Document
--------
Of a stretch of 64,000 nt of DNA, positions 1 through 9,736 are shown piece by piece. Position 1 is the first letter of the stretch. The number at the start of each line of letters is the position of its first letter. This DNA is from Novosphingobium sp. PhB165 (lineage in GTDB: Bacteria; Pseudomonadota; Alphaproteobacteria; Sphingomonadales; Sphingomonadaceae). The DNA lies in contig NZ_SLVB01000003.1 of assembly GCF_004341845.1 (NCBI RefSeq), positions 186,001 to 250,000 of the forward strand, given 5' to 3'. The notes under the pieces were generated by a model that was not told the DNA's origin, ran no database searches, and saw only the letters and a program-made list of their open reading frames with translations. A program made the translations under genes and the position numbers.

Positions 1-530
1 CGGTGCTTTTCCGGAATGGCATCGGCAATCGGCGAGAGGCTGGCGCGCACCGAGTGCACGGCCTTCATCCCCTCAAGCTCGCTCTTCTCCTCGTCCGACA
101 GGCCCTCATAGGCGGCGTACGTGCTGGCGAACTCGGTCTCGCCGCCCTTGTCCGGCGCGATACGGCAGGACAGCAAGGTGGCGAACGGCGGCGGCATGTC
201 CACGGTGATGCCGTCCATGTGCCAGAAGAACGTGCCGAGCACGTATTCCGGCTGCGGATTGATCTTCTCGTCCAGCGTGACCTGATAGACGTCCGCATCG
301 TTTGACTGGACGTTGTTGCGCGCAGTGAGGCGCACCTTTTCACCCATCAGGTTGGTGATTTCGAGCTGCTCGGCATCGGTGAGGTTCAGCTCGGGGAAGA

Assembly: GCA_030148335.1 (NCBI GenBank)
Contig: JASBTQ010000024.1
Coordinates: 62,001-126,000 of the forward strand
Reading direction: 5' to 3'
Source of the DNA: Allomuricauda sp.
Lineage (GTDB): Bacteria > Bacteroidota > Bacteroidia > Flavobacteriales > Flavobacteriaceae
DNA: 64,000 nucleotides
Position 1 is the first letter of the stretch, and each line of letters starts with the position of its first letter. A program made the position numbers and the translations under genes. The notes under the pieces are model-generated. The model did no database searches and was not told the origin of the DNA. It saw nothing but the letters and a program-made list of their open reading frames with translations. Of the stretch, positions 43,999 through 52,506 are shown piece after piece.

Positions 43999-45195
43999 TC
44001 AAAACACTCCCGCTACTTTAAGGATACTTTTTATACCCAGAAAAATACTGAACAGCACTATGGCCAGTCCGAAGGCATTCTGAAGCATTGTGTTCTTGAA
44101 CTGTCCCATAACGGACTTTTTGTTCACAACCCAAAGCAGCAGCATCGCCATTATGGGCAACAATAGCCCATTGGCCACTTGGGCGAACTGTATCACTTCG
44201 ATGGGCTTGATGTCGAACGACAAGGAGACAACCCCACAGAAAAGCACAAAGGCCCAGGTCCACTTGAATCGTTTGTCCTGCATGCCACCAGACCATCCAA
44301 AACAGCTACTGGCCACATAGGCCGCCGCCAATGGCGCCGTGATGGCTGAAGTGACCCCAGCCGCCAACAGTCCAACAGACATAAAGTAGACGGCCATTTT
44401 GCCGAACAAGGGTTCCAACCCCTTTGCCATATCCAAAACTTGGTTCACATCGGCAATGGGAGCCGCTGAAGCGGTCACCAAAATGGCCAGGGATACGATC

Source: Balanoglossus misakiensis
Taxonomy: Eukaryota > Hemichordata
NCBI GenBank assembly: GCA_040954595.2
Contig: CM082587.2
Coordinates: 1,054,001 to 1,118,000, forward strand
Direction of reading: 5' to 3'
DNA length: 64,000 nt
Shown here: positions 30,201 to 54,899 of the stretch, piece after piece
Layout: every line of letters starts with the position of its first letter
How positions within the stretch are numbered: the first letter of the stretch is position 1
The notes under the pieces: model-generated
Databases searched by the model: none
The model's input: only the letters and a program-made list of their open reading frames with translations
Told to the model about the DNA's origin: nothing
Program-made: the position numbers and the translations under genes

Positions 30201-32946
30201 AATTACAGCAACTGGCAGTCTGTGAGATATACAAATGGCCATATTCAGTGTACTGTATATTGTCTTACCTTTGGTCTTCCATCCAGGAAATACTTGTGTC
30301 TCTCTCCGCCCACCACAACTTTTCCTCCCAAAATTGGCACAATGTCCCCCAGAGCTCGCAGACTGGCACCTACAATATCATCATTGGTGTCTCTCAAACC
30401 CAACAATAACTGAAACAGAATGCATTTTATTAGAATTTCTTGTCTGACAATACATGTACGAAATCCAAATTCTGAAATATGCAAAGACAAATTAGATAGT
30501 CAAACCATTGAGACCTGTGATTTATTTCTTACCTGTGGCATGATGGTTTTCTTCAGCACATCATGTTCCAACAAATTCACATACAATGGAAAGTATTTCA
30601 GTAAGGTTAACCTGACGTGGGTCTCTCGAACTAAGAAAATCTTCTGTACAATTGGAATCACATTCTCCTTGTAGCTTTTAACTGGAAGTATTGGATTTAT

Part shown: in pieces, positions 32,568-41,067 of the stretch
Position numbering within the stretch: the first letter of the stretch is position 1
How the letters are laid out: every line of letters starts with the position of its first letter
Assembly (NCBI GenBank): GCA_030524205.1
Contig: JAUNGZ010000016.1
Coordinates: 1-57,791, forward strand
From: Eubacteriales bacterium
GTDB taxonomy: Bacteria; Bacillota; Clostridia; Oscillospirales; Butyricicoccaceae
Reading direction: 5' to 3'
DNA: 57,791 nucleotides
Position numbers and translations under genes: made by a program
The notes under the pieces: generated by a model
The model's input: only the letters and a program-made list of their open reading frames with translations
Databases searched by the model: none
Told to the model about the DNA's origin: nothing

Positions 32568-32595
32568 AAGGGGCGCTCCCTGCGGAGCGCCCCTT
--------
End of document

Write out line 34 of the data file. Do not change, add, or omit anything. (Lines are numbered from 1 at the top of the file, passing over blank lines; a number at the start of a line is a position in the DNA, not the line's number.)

The model's input: only the letters and a program-made list of their open reading frames with translations